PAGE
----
October 16, 2013

Commentary - Climate Resilient Agriculture starts with Soil Protection

This commentary is part of a series organized by The Chicago Council's Global Agricultural Development Initiative and the World Food Prize to examine the relationship between biotechnology, sustainability, and climate volatility in the lead up to this year's Borlaug Dialogue.

By Dr. Rattan Lal
Rattan Lal, Ph.D., is a Distinguished University Professor of Soil Science and Director of the Carbon Management and Sequestration Center, The Ohio State University, and an Adjunct Professor of University of Iceland.

The extreme weather and drought the U.S. has experienced in 2012-13 may become a new norm and the impacts of global climate change will be even more severe in certain regions, known as global hotspots, in Sub-Saharan Africa, South Asia, and South America. These regions are already prone to declining agronomic yields and increased food insecurity due to the adverse effects of climate change.

The international community is now experiencing the effects of greenhouse gases trapped in the atmosphere. Between 1800 and 2013, the atmospheric concentrations of CO2 increased by 43 percent.  This rapid increase is mainly attributed to the depletion of ecosystem carbon pools through common practices of the industrialized world, such as land use conversion, agricultural activities, fossil fuel combustion, and cement production. Agricultural activities in particular have been a predominant source of greenhouse gases (GHGs) through the human history. And more CO2 was emitted from agricultural activities than fossil fuel combustion prior to the 1940s.

By 2050, global population is projected to surpass 9 billion people and, according to the United Nations Food and Agricultural Organization, agricultural productivity needs to increase by 60 percent to meet the future challenges. Faced with widespread soil degradation, dwindling fresh water resources, and extreme weather-related catastrophe, the prudent strategy is to adopt agricultural systems with built-in resilience against drought and other extreme climate events.

Climate-resilient agriculture is integral to any strategy of adapting to and mitigation the potentially catastrophic effects that climate change may have on the world’s agricultural production and global food security. And one of the focus areas should be on soil organic carbon (SOC) levels.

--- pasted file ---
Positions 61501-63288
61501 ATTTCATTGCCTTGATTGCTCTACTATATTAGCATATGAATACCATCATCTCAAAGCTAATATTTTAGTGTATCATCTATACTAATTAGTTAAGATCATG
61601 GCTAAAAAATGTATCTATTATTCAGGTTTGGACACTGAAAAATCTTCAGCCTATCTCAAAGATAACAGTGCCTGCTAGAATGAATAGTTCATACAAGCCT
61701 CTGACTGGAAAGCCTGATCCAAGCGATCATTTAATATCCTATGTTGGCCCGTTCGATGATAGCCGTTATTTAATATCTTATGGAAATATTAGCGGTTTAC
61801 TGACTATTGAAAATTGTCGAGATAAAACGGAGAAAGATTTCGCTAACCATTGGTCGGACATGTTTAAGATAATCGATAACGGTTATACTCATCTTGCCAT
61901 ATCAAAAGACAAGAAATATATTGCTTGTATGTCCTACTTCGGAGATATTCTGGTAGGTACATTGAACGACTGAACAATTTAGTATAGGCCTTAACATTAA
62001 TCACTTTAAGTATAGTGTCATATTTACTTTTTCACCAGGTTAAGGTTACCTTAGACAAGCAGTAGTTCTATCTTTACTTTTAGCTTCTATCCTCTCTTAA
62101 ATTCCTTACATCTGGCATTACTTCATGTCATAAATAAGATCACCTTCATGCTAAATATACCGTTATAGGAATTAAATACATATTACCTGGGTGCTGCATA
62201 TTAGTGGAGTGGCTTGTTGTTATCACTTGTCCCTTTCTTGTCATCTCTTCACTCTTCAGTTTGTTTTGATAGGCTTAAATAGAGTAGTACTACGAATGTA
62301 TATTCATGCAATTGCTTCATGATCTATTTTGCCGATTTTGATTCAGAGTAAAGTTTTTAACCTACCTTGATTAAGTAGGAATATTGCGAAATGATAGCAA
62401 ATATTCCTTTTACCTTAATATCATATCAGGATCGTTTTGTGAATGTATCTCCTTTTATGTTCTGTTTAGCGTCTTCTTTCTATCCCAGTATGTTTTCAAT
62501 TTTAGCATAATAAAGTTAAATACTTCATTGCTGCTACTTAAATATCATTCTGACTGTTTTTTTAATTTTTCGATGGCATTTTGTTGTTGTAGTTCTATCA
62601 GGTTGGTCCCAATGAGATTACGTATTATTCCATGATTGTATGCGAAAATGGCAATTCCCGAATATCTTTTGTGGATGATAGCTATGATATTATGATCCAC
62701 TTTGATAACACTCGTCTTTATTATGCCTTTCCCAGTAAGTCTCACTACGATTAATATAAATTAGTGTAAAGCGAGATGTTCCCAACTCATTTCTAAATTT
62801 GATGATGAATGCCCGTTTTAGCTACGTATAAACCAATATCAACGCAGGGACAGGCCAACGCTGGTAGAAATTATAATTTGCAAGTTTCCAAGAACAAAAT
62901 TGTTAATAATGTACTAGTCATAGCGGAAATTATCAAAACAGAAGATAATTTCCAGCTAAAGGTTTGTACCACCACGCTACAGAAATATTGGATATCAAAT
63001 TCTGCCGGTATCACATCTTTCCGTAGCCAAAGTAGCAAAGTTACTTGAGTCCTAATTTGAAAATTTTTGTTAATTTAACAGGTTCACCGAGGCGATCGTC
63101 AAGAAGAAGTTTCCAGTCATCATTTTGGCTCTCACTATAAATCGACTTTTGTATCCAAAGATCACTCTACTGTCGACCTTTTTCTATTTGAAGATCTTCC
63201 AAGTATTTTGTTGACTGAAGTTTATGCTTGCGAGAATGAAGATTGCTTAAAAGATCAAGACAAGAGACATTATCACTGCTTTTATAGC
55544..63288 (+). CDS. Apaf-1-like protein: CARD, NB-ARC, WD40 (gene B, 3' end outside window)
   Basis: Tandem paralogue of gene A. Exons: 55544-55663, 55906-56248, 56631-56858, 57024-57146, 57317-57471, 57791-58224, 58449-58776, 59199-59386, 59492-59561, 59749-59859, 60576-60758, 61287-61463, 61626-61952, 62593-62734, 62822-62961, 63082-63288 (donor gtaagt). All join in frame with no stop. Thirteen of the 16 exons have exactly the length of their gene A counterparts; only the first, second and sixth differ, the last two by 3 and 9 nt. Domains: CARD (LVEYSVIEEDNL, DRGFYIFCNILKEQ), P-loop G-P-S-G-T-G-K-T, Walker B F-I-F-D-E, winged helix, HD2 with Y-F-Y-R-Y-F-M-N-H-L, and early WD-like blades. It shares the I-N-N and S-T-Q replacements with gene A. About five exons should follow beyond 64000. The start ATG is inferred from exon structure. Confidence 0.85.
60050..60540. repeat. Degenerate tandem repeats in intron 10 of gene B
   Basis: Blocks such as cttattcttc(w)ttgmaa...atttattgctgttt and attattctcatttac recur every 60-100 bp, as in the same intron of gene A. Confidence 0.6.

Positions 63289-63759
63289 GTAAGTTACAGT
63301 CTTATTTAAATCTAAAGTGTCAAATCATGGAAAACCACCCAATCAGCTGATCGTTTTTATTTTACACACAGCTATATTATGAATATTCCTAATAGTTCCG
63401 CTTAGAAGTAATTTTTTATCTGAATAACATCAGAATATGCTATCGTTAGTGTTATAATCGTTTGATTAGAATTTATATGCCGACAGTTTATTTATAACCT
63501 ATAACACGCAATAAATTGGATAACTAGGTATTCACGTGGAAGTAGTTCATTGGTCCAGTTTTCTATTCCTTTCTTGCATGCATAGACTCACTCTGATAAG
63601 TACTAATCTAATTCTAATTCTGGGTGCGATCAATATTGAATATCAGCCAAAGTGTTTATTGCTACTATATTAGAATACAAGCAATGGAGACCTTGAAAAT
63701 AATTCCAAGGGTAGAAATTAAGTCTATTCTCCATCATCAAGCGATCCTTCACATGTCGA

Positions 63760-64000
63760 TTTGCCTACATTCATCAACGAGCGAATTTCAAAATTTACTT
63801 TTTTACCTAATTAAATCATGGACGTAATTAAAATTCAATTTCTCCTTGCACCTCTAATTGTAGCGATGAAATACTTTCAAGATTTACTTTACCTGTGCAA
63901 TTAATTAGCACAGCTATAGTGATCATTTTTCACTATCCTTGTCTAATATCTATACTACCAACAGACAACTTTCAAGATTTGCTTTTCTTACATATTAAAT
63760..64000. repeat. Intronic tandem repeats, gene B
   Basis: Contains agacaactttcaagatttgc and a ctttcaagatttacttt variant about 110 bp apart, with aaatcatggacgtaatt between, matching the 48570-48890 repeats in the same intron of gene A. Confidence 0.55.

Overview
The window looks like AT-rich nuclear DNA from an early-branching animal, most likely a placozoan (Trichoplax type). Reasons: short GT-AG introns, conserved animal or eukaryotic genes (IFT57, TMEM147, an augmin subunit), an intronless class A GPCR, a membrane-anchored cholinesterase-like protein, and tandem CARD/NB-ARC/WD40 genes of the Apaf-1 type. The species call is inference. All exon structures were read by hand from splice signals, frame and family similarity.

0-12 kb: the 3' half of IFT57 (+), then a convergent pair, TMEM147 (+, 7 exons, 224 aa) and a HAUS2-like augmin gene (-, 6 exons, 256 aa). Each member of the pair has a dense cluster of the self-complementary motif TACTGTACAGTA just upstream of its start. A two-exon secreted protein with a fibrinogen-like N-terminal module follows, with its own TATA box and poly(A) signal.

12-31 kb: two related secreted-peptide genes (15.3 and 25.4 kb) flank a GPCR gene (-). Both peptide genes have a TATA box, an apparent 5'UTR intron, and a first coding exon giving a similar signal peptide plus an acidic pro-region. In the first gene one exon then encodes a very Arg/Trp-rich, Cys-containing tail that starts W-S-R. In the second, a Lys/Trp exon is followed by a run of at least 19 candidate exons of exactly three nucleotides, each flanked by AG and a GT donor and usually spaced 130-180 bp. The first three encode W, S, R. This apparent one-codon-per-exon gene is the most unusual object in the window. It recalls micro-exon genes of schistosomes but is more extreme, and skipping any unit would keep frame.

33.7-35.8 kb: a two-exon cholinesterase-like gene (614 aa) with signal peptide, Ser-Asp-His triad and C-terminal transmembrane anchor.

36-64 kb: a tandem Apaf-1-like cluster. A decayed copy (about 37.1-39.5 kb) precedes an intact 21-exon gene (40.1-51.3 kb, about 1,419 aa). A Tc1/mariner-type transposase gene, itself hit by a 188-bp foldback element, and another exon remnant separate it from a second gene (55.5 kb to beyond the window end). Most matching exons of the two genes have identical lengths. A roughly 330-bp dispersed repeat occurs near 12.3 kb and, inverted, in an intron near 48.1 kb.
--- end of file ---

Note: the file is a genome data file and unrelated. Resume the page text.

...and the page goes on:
Soil organic carbon (SOC) is the carbon stored within soil, and it plays a vital role in the health and productivity of the soil. Typically Agro-ecosystems are depleted of their SOC by 25 to 30 percent in well-managed soils and by 70 to 80 percent in poorly managed soils. The critical SOC concentration in the surface 8-inch layer (20-cm depth) is about 1.5-2.0 percent.  Many smallholder farmers are already grappling with current levels at 0.1 percent or less in well-known hotspot areas. Such soils already have low adaptability against severe droughts because crops don’t always have sufficient water storage capacity coupled with shallow rooting depths. In such systems, soils with depleted SOC, may only be cultivated with minimal inputs. As a result, the soil can only produce small yields.  In contrast, sustainably managed soils can be a major sink of atmospheric CO2, produce high agronomic yields, and support growth and development of a farmer, and the community. 

Sustainably managed soils can increase food security by producing greater yields on less land, with less water, and less energy.  At the same time by maintaining SOC concentration in the soil, such a system will be able to effectively adapt to global climate change.

In addition to maintaining SOC concentrations, some other climate-strategic adaptive approaches include:

  • Preserving forests, savannas, prairies, and wetlands;
  • Restoring degraded soils, agriculturally marginal lands, and wetlands;
  • Recarbonizing the biosphere by sequestering C in soils and forests; and
  • Adopting “sustainable intensification” on agricultural lands through producing more from less land area, low consumption of water and fertilizers, less input of energy, decreased emission of CO2 and other GHGs, and narrowing the large agronomic yield gap.
  • Using site-specific soil and water management practices for sustainable intensification such as conservation tillage, complex cropping systems including cover crops and agroforestry, integration of crops and livestock, integrated nutrient management combining organic manures and biological nitrogen fixation along with mycorrhizal associations and inorganic fertilizers, managing soil biota to enhance  disease – suppressive attributes, precision farming, water harvesting and recycling using micro irrigation etc.